Robert Doar is the Morgridge Fellow in Poverty Studies at AEI, where he studies and evaluates how free enterprise and improved federal policies and programs can reduce poverty and provide opportunities for vulnerable Americans. Before joining AEI, he worked for Mayor Michael Bloomberg as commissioner of New York City’s Human Resources Administration, where he administered 12 public assistance programs, including welfare, food assistance, public health insurance, and help for people living with HIV/AIDS. Before joining the Bloomberg administration, Mr. Doar was New York state commissioner of social services, helping make New York a model for the implementation of welfare reform.

Amanda Eversole is the head of public affairs for JPMorgan Chase, where she oversees communications, civic engagement, and strategy for the corporate responsibility team. Before joining the firm in September 2016, she served for 13 years at the US Chamber of Commerce, where she was most recently president of the Center for Advanced Technology and Innovation. She also served as senior vice president of the Center for Capital Market Competitiveness, a program dedicated to advancing America’s global leadership in capital formation, which she helped launch in 2006. Ms. Eversole previously served as chief of staff, oversaw marketing and communications for the US Chamber of Commerce Foundation, and managed communications for association and Chamber of Commerce members. Before joining the Chamber in 2003, she worked for RTC Relationship Marketing in business development.

Kathleen McLaughlin is senior vice president and chief sustainability officer at Walmart and president of the Walmart Foundation. She serves on the board of the Council on Foundations and is a member of the Committee Encouraging Corporate Philanthropy’s Strategic Investor Initiative advisory board. Before joining Walmart in 2013, she spent over 20 years with the global consulting firm McKinsey & Company.

Michael R. Strain is the John G. Searle Scholar and director of economic policy studies at AEI. His research interests include labor economics, public finance, and social policy. Dr. Strain’s research has been published in peer-reviewed academic journals and in the policy journals Tax Notes and National Affairs. He has also edited two books on economics and economic policy. He writes frequently for popular audiences. His essays and op-eds have been published by The New York Times, National Review, The Weekly Standard, The Washington Post, and a variety of other outlets, and he is a regular contributor for Bloomberg View. Before joining AEI, Dr. Strain worked in the Center for Economic Studies at the US Census Bureau and in the macroeconomics research group at the Federal Reserve Bank of New York. He is a graduate of Marquette University and holds an M.A. from New York University and a Ph.D. in economics from Cornell University.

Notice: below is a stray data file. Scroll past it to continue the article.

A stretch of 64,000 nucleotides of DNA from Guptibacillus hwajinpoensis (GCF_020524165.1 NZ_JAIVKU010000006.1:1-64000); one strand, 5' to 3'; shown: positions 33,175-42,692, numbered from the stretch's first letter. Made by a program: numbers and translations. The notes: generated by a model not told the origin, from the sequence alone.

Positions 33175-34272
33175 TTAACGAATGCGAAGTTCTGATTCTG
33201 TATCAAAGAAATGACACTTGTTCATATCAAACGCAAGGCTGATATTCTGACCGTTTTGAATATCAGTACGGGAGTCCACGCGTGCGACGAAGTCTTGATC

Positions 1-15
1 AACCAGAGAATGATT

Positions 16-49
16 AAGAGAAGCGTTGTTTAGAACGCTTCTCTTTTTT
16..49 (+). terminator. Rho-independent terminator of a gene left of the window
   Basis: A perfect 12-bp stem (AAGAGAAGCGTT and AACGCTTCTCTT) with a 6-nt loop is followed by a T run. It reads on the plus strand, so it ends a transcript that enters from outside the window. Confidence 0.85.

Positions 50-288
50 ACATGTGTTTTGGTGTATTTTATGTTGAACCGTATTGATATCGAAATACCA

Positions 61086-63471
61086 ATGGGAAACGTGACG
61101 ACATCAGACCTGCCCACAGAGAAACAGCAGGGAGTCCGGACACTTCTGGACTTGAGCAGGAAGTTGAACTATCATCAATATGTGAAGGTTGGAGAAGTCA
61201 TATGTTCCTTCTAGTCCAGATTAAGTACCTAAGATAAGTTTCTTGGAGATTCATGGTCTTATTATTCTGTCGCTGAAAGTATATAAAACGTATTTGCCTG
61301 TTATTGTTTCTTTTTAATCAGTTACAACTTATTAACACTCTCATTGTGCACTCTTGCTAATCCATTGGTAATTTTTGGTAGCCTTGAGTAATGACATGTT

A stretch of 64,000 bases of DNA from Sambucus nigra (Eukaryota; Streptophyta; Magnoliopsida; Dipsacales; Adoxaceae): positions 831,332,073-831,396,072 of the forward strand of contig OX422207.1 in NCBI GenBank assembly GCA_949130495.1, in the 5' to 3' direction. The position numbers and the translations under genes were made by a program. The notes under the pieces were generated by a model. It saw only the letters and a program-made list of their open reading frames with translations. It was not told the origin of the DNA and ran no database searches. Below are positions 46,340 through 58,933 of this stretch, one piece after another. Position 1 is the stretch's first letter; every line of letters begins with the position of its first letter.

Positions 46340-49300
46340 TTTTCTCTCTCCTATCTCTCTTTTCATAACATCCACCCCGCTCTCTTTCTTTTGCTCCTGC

Chris Winton is the vice president of human resources for FedEx. His responsibilities include compensation, human resource analysis, organizational effectiveness, recruiting, performance management, and workforce strategy and planning. He is also the enterprise business lead for Workday at FedEx. During his 18 years with FedEx, he has held multiple leadership positions, including director of the FedEx IT Command Center. Mr. Winton now serves on the board of directors for INROADS, The Memphis Challenge, and the local Workforce Investment Network. In 2014, he was recognized by the Memphis Business Journal as a “Top 40 Under 40” leader.